Criteria with Statistical Functions (GROWTH, LINEST, LOGEST, TREND) 2

In this post I would like to expatiate on a technique which has been hinted at previously (and so which may already be familiar to regular readers), though which I’d like to make explicit, and, what’s more, within the context of a post which outlines one of the most practical uses for that technique.

As most readers will no doubt know, the vast majority of Excel functions are able to ignore Booleans (and sometimes, where appropriate, other non-numerics) within the range passed. As such, they effectively operate over a reduced range which comprises the non-Booleans (or numerics) only, allowing us to include conditional statements (generally using IF) within our function so as to restrict which values are – ultimately – processed by our construction.

For example, and using the workbook provided (download here), we can derive such constructions as:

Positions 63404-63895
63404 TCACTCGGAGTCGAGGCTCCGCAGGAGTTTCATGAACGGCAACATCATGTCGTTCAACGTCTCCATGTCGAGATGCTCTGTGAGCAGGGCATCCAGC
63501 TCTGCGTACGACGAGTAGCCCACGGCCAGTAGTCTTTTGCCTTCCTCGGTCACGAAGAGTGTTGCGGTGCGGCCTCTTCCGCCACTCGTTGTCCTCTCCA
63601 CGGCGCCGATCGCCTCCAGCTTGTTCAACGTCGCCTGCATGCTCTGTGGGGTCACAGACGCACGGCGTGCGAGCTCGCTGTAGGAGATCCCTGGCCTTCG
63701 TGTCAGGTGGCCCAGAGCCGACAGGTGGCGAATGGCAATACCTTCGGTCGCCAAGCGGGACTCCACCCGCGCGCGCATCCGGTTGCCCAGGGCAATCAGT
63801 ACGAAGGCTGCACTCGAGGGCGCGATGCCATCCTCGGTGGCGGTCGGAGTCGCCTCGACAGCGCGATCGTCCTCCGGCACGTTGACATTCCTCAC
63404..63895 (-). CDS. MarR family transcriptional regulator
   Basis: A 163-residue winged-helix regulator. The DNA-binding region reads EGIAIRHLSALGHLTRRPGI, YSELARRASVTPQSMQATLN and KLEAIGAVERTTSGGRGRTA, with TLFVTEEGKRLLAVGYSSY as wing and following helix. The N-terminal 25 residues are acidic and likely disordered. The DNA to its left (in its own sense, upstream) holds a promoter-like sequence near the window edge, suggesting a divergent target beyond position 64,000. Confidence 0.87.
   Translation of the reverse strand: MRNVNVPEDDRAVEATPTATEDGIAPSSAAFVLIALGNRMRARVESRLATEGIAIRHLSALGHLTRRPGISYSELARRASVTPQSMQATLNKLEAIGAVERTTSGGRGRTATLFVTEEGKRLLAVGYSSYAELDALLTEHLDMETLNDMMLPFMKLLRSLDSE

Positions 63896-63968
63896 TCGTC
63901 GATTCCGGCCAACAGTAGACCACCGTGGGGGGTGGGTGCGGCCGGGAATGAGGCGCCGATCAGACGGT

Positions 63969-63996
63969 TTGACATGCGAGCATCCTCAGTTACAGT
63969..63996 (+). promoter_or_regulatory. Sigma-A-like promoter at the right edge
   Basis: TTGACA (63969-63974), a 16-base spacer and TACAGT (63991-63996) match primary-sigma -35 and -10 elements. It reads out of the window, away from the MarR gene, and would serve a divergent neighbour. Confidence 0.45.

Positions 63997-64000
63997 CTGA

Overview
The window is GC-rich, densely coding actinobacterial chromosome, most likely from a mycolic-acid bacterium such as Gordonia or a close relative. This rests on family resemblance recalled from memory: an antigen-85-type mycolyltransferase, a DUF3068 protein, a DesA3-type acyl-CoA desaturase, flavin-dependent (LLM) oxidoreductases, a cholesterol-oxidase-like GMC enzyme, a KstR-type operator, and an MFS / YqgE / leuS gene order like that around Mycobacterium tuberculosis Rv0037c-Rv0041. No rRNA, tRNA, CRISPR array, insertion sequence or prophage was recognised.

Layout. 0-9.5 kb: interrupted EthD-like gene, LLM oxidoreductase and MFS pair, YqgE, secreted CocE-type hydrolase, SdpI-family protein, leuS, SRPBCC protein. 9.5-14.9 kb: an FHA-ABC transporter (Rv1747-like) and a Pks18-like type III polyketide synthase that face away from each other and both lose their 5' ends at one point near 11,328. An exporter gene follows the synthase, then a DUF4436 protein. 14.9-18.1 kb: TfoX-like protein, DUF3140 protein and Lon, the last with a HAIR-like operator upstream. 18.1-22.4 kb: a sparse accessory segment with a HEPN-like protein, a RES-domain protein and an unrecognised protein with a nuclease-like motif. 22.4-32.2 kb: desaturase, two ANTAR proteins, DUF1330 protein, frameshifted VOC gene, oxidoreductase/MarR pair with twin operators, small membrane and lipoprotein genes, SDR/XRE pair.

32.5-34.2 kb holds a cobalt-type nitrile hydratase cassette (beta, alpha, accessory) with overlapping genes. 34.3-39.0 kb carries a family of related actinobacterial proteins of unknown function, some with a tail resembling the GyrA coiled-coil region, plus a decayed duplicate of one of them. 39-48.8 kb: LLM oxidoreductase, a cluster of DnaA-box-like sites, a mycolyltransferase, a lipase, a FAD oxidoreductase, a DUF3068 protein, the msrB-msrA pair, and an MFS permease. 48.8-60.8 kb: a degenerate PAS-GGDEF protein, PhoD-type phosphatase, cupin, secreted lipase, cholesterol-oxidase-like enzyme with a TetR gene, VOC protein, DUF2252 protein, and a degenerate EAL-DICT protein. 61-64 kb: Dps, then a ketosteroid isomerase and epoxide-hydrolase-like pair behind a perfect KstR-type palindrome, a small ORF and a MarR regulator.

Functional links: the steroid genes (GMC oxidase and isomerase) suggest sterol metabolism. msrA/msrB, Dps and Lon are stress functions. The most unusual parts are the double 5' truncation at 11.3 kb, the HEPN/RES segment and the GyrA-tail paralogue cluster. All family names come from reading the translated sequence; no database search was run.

the resolution of which – at the risk of pointing out the obvious – is:


which is:


and since – like the vast majority of functions – AVERAGE ignores Booleans (i.e. the FALSE entries here) within the range passed, the above is effectively equivalent to:


i.e. 46.

And naturally we can replace AVERAGE here with a whole host of functions and achieve equivalent results; the point being that in almost all cases any Booleans are similarly disregarded.

However, there exist a number of Excel functions which are not able to process (i.e. ignore) certain datatypes within the array passed. Some of the more common statistical functions – GROWTH, LINEST, LOGEST and TREND being good examples – will not accept arrays other than those which consist entirely of numerics. So, for example, replacing AVERAGE in the previous formula with LINEST, i.e.: